“Cagliari: a naked town rising steep, steep, golden looking, piled naked to the sky from the plain at the head of a formless hollow bay. It is strange and rather wonderful, not a bit like Italy. The city piles up lofty and almost miniature, and makes me think of Jerusalem: without trees, without cover, rising rather bare and proud, remote as if back in history, like a town in a monkish, illuminated missal. One wonders how it ever got there. And it seems like Spain or Malta: not Italy. It is a steep and lonely city, as in some old illumination. Yet withal rather jewel-like: like a sudden rose-cut amber jewel naked at the depth of the vast indenture. The air is cold, blowing bleak and bitter, the sky is all curd. And that is Cagliari. It has that curious look, as if it could be seen but not entered. It is like some vision, some memory, something that has passed away." (D.H. Lawrence, Sea and Sardinia - 1921)

Closer to Tunis than it is to Rome, Cagliari, the port-side capital, is a melting pot of culture. North African street traders try to entice you to buy cheap sunglasses or knock off bags beneath ancient white buildings. The city is built into cliffs so steep there are elevators for pedestrians in some parts. Narrow cobbled streets sometimes have vast gaps where part of a building has crumbled away, allowing a view of the sky between tall stone apartments where people go about their lives. There’s graffiti, but not as much as Rome. Hardly anyone speaks English. The bus service is efficient and has live information on the next bus at almost every bus stop—far more sophisticated than public transport in Canberra. There’s a lively shopping strip where I stumbled upon a street band playing steel drums, banjo, cello and trumpet. Nearby, there’s an excellent gelataria I visited multiple times for lampone e limone—raspberry and lemon—gelato. At night, the moon hangs bright and enormous. From the top part of town, the ancient Castello area, it seems like the moon is lower than you are. The whole experience made me think vaguely of the Star Wars cantina where Han Solo blows off that guy’s arm. Bizarre and vibrant and otherworldly.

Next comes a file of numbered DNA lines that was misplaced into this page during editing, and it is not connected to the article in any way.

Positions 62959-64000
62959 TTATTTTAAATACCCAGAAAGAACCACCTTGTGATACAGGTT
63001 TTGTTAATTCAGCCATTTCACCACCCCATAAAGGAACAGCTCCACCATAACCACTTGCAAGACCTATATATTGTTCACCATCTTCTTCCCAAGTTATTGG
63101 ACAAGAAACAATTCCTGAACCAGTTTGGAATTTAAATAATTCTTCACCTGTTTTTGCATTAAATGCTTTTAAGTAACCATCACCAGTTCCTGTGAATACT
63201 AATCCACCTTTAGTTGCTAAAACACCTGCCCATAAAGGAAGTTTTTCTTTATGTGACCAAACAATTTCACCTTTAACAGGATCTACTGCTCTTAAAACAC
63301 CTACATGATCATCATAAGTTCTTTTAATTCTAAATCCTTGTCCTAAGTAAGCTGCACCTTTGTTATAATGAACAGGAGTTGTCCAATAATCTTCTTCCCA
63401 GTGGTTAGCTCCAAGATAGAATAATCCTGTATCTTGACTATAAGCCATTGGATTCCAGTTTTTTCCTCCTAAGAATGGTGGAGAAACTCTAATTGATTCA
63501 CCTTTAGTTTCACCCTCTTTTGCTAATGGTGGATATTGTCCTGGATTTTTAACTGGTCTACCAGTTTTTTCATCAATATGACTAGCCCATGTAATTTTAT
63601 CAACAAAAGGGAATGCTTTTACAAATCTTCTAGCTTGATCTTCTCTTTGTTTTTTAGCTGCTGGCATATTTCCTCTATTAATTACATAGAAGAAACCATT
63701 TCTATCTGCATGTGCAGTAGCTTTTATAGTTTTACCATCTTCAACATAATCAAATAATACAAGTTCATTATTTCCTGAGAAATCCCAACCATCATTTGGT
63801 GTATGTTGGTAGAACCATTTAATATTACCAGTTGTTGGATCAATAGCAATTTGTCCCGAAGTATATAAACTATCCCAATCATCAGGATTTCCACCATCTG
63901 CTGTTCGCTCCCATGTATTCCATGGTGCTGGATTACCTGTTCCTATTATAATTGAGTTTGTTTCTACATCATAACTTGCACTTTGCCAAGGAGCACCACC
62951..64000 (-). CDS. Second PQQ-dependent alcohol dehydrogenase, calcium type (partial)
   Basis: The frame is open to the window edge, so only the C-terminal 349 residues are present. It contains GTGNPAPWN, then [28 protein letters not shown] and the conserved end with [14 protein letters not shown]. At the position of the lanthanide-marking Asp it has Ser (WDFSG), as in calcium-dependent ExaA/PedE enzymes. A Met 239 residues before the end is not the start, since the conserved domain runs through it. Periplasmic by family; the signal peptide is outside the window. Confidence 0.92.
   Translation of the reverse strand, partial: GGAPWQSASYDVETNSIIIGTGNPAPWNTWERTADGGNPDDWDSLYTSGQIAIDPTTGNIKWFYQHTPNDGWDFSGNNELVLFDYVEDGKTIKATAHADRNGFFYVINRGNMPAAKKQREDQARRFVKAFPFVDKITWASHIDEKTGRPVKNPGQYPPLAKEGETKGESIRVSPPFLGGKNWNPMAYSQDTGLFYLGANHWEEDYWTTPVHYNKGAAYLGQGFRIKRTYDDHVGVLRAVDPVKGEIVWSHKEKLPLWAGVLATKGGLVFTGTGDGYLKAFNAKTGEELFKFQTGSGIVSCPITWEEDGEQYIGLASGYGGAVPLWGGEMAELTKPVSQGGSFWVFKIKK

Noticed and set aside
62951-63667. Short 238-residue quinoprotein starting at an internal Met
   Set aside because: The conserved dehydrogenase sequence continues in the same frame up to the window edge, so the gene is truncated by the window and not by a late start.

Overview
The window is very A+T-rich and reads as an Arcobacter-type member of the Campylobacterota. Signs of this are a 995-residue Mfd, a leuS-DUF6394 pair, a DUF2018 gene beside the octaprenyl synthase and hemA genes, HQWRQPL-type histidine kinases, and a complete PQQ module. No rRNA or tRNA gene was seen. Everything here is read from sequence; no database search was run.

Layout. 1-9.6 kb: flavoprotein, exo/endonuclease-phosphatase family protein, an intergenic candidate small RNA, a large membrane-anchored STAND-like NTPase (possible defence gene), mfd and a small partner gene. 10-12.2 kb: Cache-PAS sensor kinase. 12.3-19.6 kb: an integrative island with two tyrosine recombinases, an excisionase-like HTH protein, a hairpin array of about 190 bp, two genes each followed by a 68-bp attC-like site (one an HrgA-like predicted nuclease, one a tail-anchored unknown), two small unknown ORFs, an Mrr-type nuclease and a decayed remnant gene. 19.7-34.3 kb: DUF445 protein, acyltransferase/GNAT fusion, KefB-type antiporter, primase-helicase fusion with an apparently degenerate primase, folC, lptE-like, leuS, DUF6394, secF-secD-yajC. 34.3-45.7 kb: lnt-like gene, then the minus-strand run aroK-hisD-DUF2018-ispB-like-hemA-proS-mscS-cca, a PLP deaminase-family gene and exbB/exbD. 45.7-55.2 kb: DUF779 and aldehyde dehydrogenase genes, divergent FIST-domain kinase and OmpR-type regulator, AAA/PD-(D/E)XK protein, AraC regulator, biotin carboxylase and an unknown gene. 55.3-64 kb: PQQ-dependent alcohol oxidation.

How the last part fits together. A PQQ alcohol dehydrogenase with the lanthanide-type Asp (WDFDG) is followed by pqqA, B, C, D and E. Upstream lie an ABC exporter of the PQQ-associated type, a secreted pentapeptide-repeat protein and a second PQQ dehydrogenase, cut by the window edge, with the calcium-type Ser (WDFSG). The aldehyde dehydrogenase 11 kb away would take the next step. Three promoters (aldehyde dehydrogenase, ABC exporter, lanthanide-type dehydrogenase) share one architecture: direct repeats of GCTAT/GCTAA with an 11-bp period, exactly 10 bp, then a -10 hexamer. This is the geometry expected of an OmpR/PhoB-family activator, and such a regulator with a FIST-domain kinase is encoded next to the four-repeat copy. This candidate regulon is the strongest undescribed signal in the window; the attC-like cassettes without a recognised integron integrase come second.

A street in Cagliari.

My journey to visit Agostini’s grave was both simpler and more challenging than expected. My host at the Bed and Breakfast had helpfully printed me a Google map with stop locations, line numbers and schedules. Using my best Italian, I bought a daily bus ticket from the nearest Tabacchi (news stand/cigarette/bus ticket vendor on almost every corner) and jumped on the bus. There my Italian failed when I asked the bus driver if he could tell me when we reached Cimitero San Michele. It turns out I was mispronouncing the word for cemetery and he wanted to let me off at the San Michele markets a stop before. But, with the Google maps telling me I had another stop or two, plus a group of old Sardinian ladies carrying flowers and wearing black who figured out what I was trying to say, the whole bus agreed that I needed the next stop, taught me how to pronounce it properly (CHimitero), and we smiled and laughed, and then the old ladies walked me across the road to the Cimitero lest I get lost.
Cimitero San Michele, Cagliari, view from main entrance.

At the Cimitero, another challenge. I’d checked before I left Australia the opening times for the cemetery and the information office, but once inside the vast cemetery I couldn’t find the information office. Finally, I found the groundskeeper’s office, and inside, among 1970s d├ęcor, two men smoking and listening to the radio. Neither spoke English. One went off to see if they had a map for me, while I tried to explain to the other that I was looking for a grave. ‘Dove la tomba per Antonio Agostini-‘ I began while he waved his hands and shrugged and said something about a computer. I wrote down Agostini’s date of death on a piece of paper, because I never really managed to learn how to count past 10 in Italian. He pointed to a piece of paper. The computer with grave locations was in the information office. They didn’t have a computer here (of course they didn’t have a computer. It was still the 1970s in their office). And the information office was only open lunedi, martedi, mercoledi, giovedi and venerdi.
And today was Saturday.

(Now that I think about it—that was probably the perfect opportunity to use a new Italian swear word I’d learnt a few days before, but I didn’t).

I said okay and explained (with the aid of universal pantomime) that I would just go looking. He shook my hand and wished me luck.